# Python | Get match indices

Last Updated : 03 May, 2023

Sometimes, while working with lists we need to handle two lists and search for the matches, and return just the indices of the match. Querying the whole list for this process is not feasible when the size of master list is very large, hence having just the match indices helps in this cause. Let’s discuss certain ways in which this can be achieved.

Method #1 : Using list comprehension + index() This problem can potentially be solved using the index function of python to get the wanted indices and list comprehension can be used to extend this to the whole string.

## Python3

 `# Python3 code to demonstrate` `# Get match indices` `# using list comprehension and index()`   `# initializing lists` `test_list1 ``=` `[``5``, ``4``, ``1``, ``3``, ``2``]` `test_list2 ``=` `[``1``, ``2``]`   `# printing original lists` `print``("The original ``list` `1` `: " ``+` `str``(test_list1))` `print``("The original ``list` `2` `: " ``+` `str``(test_list2))`   `# using list comprehension and index()` `# Get match indices` `res ``=` `[test_list1.index(i) ``for` `i ``in` `test_list2]`   `# print result` `print``("The Match indices ``list` `is` `: " ``+` `str``(res))`

Output :

```The original list 1 : [5, 4, 1, 3, 2]
The original list 2 : [1, 2]
The Match indices list is : [2, 4]```

Time Complexity: O(n^2), where n is the length of test_list2.

Auxiliary Space: O(n)

Method #2 : Using enumerate() + list comprehension The enumerate function can be used to produce the key value pair for the list being it’s index and value and we can store them using list comprehension.

## Python3

 `# Python3 code to demonstrate` `# Get match indices` `# using list comprehension and enumerate()`   `# initializing lists` `test_list1 ``=` `[``5``, ``4``, ``1``, ``3``, ``2``]` `test_list2 ``=` `[``1``, ``2``]`   `# printing original lists` `print``("The original ``list` `1` `: " ``+` `str``(test_list1))` `print``("The original ``list` `2` `: " ``+` `str``(test_list2))`   `# using list comprehension and enumerate()` `# Get match indices` `res ``=` `[key ``for` `key, val ``in` `enumerate``(test_list1)` `                      ``if` `val ``in` `set``(test_list2)]`   `# print result` `print``("The Match indices ``list` `is` `: " ``+` `str``(res))`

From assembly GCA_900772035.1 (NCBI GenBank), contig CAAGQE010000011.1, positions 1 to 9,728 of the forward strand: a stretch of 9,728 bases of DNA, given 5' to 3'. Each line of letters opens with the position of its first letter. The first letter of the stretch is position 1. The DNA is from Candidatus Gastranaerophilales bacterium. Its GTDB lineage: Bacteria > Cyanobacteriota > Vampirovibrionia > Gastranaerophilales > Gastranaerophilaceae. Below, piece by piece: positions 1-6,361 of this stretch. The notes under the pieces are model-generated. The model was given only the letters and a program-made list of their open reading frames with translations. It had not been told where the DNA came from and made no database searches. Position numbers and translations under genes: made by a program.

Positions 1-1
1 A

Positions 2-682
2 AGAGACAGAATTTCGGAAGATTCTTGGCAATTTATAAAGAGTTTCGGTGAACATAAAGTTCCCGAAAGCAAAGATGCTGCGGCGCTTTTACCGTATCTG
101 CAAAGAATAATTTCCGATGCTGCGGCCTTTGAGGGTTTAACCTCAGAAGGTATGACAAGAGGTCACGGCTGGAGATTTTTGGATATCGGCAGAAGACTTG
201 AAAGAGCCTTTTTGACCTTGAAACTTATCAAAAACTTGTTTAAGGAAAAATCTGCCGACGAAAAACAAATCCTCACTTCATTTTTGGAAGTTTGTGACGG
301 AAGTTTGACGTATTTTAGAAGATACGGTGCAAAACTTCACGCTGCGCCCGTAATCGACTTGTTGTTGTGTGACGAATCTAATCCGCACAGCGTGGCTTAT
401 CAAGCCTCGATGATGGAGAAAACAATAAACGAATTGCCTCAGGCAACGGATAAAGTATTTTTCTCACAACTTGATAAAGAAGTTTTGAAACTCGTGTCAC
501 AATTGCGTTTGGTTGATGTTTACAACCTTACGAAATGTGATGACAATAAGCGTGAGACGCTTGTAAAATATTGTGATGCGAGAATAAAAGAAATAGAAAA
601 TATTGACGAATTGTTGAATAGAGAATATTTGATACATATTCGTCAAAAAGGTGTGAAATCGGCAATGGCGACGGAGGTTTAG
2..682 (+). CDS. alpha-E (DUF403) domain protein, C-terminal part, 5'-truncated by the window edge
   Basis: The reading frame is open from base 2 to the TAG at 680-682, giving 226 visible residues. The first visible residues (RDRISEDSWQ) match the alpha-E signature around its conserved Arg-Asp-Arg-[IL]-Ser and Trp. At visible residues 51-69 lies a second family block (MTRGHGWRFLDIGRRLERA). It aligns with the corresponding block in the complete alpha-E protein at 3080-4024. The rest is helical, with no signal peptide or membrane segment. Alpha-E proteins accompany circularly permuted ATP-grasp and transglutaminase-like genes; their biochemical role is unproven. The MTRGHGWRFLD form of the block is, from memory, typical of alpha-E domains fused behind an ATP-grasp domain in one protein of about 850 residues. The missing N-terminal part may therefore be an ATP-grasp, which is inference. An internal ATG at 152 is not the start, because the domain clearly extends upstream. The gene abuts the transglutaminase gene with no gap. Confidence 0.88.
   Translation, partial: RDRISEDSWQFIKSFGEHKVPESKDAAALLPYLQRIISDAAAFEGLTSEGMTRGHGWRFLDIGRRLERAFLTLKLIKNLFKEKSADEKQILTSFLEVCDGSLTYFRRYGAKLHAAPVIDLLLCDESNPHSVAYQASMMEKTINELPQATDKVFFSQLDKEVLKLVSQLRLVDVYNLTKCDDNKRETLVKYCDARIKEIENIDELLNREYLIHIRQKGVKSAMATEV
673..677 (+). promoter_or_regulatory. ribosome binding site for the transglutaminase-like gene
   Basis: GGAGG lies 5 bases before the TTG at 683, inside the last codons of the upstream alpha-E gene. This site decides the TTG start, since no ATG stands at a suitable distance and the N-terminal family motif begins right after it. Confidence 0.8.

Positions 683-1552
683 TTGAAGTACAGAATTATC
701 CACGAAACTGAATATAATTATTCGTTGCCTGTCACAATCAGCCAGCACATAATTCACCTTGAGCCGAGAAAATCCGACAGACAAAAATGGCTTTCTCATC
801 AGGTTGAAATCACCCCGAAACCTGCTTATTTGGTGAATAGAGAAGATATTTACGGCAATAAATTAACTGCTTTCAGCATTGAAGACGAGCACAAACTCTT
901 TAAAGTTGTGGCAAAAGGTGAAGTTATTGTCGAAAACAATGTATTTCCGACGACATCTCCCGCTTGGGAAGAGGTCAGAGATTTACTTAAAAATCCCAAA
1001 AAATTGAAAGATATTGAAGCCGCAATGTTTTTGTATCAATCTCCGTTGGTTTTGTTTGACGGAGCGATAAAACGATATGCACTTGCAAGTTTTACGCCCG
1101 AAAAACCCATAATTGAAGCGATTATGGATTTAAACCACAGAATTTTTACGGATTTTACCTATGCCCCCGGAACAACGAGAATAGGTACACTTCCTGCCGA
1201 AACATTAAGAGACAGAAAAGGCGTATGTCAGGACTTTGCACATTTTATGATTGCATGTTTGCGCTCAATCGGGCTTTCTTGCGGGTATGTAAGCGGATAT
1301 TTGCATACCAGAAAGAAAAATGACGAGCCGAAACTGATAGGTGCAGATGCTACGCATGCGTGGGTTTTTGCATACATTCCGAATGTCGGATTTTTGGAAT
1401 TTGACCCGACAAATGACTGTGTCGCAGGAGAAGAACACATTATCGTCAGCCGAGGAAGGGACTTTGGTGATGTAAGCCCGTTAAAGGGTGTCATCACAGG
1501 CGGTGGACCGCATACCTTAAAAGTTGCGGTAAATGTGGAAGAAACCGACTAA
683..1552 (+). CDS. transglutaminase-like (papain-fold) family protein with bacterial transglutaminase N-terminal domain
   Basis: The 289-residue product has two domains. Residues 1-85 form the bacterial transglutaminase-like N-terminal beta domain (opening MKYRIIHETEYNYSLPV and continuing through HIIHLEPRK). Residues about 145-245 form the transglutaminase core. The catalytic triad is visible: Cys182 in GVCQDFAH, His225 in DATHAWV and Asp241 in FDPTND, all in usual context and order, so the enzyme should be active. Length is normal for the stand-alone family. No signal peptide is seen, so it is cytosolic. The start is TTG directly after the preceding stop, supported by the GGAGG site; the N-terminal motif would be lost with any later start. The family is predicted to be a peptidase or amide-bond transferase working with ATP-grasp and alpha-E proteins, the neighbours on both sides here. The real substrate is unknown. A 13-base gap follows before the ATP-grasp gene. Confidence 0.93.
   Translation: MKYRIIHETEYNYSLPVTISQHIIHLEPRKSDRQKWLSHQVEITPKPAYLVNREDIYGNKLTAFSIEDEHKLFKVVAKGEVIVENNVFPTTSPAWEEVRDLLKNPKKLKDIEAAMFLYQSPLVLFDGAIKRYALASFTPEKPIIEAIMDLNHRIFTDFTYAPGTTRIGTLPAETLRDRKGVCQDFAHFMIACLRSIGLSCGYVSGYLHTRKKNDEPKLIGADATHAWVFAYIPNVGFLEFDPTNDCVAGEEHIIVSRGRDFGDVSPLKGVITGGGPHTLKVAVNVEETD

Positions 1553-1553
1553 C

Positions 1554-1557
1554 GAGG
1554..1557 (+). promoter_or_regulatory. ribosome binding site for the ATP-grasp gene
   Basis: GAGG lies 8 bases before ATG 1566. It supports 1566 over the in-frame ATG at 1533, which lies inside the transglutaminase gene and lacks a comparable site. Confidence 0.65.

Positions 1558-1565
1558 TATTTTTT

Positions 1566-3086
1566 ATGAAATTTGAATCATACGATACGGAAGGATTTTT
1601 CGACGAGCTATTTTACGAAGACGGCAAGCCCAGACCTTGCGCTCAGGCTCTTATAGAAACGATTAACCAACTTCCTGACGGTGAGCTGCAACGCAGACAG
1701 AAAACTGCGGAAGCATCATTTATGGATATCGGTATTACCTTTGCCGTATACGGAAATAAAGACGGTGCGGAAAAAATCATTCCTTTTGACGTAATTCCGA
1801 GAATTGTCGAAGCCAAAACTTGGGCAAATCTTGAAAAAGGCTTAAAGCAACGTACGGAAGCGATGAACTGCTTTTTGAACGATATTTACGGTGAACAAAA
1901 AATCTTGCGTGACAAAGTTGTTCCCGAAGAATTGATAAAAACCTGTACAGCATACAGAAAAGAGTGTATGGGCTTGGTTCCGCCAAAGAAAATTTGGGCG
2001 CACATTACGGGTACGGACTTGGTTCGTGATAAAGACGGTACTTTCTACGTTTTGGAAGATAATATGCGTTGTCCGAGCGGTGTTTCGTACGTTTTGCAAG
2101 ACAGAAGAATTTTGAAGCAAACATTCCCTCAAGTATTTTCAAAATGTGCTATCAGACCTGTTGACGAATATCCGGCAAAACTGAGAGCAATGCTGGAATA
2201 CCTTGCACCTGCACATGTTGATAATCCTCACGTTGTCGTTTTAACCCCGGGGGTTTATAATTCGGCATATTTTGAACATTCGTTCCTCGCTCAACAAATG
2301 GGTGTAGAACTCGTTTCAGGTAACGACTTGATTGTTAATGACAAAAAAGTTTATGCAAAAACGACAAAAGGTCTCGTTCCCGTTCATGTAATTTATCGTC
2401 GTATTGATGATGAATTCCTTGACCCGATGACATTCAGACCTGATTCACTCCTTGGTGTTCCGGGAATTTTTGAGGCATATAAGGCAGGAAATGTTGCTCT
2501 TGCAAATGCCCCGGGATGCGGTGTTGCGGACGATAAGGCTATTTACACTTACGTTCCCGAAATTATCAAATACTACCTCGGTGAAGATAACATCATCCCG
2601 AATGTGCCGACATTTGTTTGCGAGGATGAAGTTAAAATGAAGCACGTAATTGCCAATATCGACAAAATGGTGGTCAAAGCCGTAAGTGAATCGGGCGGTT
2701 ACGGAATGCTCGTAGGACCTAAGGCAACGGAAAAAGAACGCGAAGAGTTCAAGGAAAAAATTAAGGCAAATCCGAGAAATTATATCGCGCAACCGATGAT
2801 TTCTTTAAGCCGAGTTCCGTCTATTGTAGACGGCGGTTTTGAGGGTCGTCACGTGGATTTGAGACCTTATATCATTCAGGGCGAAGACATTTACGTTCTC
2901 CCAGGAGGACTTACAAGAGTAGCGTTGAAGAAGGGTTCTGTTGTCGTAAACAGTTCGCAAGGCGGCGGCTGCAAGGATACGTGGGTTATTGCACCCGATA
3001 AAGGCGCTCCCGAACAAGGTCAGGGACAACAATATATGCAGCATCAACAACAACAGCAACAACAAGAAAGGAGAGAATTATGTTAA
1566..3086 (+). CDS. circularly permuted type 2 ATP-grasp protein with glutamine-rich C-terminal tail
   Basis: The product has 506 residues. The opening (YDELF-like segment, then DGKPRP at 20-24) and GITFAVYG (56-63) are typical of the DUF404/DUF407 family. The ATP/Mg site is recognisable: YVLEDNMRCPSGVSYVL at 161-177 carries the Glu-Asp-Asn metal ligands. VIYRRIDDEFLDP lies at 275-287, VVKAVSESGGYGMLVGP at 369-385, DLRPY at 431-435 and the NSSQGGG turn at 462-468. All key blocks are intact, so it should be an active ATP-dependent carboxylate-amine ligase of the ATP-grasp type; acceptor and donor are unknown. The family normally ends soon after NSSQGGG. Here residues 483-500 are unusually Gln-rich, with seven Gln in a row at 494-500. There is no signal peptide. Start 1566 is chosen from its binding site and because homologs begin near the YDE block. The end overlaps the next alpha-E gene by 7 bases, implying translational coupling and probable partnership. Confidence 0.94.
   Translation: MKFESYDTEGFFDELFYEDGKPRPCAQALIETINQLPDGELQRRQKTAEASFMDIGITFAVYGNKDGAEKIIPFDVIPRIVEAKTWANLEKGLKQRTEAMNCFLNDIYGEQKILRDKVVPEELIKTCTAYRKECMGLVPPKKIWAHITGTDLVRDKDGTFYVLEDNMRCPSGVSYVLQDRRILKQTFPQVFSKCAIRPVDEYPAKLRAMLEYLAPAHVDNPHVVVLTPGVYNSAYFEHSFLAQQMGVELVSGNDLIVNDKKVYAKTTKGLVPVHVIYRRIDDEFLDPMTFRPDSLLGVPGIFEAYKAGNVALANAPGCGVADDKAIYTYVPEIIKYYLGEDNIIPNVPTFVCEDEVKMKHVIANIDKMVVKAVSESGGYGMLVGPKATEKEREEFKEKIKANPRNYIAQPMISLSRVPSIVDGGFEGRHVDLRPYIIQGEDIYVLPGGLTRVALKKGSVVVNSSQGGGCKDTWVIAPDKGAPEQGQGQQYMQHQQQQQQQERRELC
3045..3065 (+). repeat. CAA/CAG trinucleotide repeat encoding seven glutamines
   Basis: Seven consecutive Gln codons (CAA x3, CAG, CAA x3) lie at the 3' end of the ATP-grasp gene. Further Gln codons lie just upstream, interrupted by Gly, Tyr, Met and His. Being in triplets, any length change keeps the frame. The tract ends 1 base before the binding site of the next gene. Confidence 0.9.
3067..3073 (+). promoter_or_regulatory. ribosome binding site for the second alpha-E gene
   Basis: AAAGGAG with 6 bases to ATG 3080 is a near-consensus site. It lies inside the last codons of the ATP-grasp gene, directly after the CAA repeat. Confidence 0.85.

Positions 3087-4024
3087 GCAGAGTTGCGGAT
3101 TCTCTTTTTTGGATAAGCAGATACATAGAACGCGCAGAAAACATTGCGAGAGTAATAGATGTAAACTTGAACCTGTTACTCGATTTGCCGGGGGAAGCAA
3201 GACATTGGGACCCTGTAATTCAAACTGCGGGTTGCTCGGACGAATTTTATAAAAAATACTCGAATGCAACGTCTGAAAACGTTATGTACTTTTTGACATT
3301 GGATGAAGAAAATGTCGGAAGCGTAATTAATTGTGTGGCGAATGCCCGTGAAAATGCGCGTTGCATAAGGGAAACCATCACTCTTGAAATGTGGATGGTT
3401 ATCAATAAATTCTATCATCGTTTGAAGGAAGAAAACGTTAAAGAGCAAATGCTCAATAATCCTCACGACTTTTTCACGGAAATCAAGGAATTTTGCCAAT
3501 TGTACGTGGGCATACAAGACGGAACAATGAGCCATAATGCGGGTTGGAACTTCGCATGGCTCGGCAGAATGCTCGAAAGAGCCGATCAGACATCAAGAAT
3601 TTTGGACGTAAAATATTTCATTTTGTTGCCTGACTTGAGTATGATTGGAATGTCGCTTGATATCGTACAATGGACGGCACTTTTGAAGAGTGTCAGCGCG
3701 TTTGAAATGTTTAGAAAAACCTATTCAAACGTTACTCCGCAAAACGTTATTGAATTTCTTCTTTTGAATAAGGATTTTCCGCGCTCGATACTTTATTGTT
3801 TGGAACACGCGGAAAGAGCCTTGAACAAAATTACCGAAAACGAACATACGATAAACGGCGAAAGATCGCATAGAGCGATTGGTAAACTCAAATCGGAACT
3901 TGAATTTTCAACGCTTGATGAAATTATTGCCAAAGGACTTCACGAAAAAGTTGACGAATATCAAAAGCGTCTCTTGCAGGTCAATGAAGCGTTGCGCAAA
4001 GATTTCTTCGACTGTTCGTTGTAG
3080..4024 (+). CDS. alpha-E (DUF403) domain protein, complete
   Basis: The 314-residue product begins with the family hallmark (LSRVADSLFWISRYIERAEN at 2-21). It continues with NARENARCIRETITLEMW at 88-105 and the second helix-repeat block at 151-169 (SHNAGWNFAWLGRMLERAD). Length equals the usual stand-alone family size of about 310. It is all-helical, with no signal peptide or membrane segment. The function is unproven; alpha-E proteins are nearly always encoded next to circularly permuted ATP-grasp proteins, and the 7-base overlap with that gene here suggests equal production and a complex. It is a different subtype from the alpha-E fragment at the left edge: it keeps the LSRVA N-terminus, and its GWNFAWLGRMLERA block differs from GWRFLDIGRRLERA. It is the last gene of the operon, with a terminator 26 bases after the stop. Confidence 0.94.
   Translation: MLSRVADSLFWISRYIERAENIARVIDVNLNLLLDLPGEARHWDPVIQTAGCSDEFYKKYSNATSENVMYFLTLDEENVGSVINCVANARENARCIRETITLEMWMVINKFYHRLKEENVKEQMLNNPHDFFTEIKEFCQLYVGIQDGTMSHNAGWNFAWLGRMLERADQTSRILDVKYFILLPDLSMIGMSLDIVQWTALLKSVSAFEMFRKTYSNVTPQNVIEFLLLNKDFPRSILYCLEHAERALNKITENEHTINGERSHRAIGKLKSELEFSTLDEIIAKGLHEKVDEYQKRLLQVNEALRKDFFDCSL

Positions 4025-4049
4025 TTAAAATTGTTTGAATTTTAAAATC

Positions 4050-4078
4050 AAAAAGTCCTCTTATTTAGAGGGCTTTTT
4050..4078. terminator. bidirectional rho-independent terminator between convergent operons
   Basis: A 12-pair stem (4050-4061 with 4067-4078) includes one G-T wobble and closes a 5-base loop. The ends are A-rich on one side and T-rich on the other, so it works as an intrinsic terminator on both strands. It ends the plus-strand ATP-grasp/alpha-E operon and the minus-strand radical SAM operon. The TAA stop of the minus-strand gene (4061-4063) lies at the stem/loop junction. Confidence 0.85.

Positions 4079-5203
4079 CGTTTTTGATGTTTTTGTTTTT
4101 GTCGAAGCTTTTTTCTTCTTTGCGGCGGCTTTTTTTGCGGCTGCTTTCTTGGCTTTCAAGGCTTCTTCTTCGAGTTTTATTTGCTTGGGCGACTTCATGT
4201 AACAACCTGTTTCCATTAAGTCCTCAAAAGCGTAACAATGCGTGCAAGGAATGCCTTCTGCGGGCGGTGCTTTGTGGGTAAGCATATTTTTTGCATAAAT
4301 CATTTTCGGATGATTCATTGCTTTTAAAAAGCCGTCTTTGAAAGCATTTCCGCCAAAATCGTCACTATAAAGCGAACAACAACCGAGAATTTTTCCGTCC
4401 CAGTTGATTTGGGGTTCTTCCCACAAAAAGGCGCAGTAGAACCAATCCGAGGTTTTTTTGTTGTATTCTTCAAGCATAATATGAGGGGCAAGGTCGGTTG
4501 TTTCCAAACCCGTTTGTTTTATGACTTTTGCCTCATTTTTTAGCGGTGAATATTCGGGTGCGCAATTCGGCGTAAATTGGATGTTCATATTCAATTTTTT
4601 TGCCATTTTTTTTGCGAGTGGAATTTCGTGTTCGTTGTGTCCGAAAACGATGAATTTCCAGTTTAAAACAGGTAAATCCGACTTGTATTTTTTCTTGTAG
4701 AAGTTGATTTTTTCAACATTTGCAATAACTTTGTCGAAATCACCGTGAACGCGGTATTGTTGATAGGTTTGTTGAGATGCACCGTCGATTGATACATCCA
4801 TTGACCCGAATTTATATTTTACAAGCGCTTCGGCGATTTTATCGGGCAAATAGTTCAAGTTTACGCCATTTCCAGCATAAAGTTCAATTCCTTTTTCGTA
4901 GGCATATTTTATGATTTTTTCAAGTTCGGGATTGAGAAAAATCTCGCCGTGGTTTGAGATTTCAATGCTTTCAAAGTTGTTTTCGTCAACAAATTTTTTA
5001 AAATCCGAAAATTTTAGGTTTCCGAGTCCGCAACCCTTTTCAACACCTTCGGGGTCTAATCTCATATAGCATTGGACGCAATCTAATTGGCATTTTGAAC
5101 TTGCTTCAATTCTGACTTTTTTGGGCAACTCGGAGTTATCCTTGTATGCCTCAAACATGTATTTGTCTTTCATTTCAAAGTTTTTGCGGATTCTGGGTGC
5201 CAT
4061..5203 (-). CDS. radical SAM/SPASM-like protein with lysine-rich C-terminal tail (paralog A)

Output :

```The original list 1 : [5, 4, 1, 3, 2]
The original list 2 : [1, 2]
The Match indices list is : [2, 4]```

Method #3 : Using filter()

Here is another approach using the filter function to get the indices of the matching elements:

## Python3

 `# initializing lists` `test_list1 ``=` `[``5``, ``4``, ``1``, ``3``, ``2``]` `test_list2 ``=` `[``1``, ``2``]`   `# printing original lists` `print``(``"The original list 1 :"``, test_list1)` `print``(``"The original list 2 :"``, test_list2)`   `# use filter to get the indices of the matching elements` `res ``=` `list``(``filter``(``lambda` `x: test_list1[x] ``in` `test_list2, ``range``(``len``(test_list1))))`   `# print result` `print``(``"The Match indices list is :"``, res)` `#This code is contributed by Edula Vinay Kumar Reddy`

Output

```The original list 1 : [5, 4, 1, 3, 2]
The original list 2 : [1, 2]
The Match indices list is : [2, 4]```

In the given code, we are initializing two lists test_list1 and test_list2. Then, we are printing the original lists.

Next, we are using the filter function to get the indices of the elements in test_list1 that are present in test_list2. The filter function takes a function and an iterable as input, and returns an iterator that only contains the elements for which the function returns True.

In this case, the function passed to filter is a lambda function that takes an index x and returns True if the element at index x in test_list1 is present in test_list2. The iterable passed to filter is the range object range(len(test_list1)), which generates a sequence of integers from 0 to len(test_list1) – 1.

Finally, we are converting the iterator returned by filter to a list using the list function, and printing the resulting list of indices.

Method #4: Using a for loop

• Initialize an empty list, say res_list, to store the indices of matching elements.
• Iterate over each element in test_list1 and check if it is present in test_list2.
• If it is present, append the index of that element in test_list1 to res_list.
• Return res_list

## Python3

 `# initializing lists` `test_list1 ``=` `[``5``, ``4``, ``1``, ``3``, ``2``]` `test_list2 ``=` `[``1``, ``2``]`   `# printing original lists` `print``(``"The original list 1 :"``, test_list1)` `print``(``"The original list 2 :"``, test_list2)`   `# using for loop to get the indices of the matching elements` `res_list ``=` `[]` `for` `i ``in` `range``(``len``(test_list1)):` `    ``if` `test_list1[i] ``in` `test_list2:` `        ``res_list.append(i)`   `# print result` `print``(``"The Match indices list is :"``, res_list)`

Output

```The original list 1 : [5, 4, 1, 3, 2]
The original list 2 : [1, 2]
The Match indices list is : [2, 4]```

Time complexity: O(n), where n is the length of test_list1.
Auxiliary space: O(k), where k is the number of matching elements in test_list1.

Previous
Next